The Journal points out that the UK, which is leaving the EU, "is advancing similar legislation."

    KC's View:

    The story makes the point that it could takes years to haggle over these proposals.  One thing seems sure - there are a bunch of lobbyists who are going to have full employment for as long as the debate lasts.

    It seems at least possible that some version of these proposals will be entertained by US lawmakers, many of whom seem to share the EU's hostility to big tech.  

    The kinds of fines being proposed here strike me as very steep - in some cases, they could wipe out a company's profit.  But if nothing else, the EU is getting the tech giants' attention, and that's a good thing.  It is part of what Tom Furphy and I discussed in today's Innovation Conversation, which I hope you'll watch.   These are critical issues - not just for the tech sector, but for our cultural, social and political fabric.

    Published on: December 16, 2020

    The Los Angeles Times reports that yesterday the Federal Deposit Insurance Corp. (FDIC) "approved a final rule governing 'industrial loan companies' that will allow major businesses to seek banking charters while escaping capital and liquidity demands faced by dedicated financial firms."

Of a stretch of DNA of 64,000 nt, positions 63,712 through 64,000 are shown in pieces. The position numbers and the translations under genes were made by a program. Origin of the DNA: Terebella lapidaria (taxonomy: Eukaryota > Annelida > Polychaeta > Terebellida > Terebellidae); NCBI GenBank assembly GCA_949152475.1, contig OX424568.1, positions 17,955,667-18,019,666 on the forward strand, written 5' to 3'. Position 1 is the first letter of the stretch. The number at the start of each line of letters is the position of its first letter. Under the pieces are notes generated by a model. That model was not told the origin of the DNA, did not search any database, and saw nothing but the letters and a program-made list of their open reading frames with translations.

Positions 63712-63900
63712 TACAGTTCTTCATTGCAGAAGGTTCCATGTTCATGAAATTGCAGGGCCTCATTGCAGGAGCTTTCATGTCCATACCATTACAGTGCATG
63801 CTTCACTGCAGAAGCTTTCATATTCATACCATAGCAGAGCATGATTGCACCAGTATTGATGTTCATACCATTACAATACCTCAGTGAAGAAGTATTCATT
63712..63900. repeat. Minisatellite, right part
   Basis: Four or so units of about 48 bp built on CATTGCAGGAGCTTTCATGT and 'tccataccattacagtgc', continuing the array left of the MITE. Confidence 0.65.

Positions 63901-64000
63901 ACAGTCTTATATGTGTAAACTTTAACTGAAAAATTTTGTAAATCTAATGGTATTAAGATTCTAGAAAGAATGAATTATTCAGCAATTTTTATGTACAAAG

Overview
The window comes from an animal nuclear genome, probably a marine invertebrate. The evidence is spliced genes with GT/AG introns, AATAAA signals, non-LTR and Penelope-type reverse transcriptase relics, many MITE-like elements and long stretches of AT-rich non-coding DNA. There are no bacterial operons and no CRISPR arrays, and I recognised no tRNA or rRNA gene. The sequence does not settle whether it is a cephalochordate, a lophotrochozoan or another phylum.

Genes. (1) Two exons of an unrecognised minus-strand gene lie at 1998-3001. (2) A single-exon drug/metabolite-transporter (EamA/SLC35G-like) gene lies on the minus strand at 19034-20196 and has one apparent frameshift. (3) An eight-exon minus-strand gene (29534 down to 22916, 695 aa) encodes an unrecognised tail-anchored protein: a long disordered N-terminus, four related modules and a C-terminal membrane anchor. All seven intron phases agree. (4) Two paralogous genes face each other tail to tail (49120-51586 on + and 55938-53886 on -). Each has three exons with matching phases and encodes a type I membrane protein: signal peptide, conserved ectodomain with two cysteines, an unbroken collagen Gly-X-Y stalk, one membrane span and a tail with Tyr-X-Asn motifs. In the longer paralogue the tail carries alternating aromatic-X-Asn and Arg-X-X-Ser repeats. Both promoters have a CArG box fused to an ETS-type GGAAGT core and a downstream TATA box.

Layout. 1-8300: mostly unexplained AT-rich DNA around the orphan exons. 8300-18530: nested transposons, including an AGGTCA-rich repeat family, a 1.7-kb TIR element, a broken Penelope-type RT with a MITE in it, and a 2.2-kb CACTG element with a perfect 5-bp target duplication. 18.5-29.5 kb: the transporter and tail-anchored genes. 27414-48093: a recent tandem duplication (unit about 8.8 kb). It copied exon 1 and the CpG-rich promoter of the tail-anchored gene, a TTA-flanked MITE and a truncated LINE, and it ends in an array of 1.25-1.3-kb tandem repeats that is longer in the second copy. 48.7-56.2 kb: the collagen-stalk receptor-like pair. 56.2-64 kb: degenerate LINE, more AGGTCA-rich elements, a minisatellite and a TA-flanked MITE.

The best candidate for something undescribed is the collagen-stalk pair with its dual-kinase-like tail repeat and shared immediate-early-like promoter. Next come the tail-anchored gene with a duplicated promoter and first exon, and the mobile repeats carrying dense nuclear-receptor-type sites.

Businesses that, as it happens, could include familiar names such as Walmart, Amazon, and Facebook.  While the rule change does not allow these companies to launch full-service banks, it will allow them to get into the lending business.

    The Times writes:

    "The new rule formalizes years of agency practice with the industrial loan company charters, which were created to let commercial firms make small loans to workers but have become a back door into big-time banking.

    "The proposal released earlier this year sparked alarm in the banking industry over the prospect of competition against giant companies that could leverage their huge customer bases and guaranteed consumer traffic to gain meaningful toeholds in banking. And they could offer customers financial services backed by the government - including FDIC deposit protections - with fewer regulatory demands."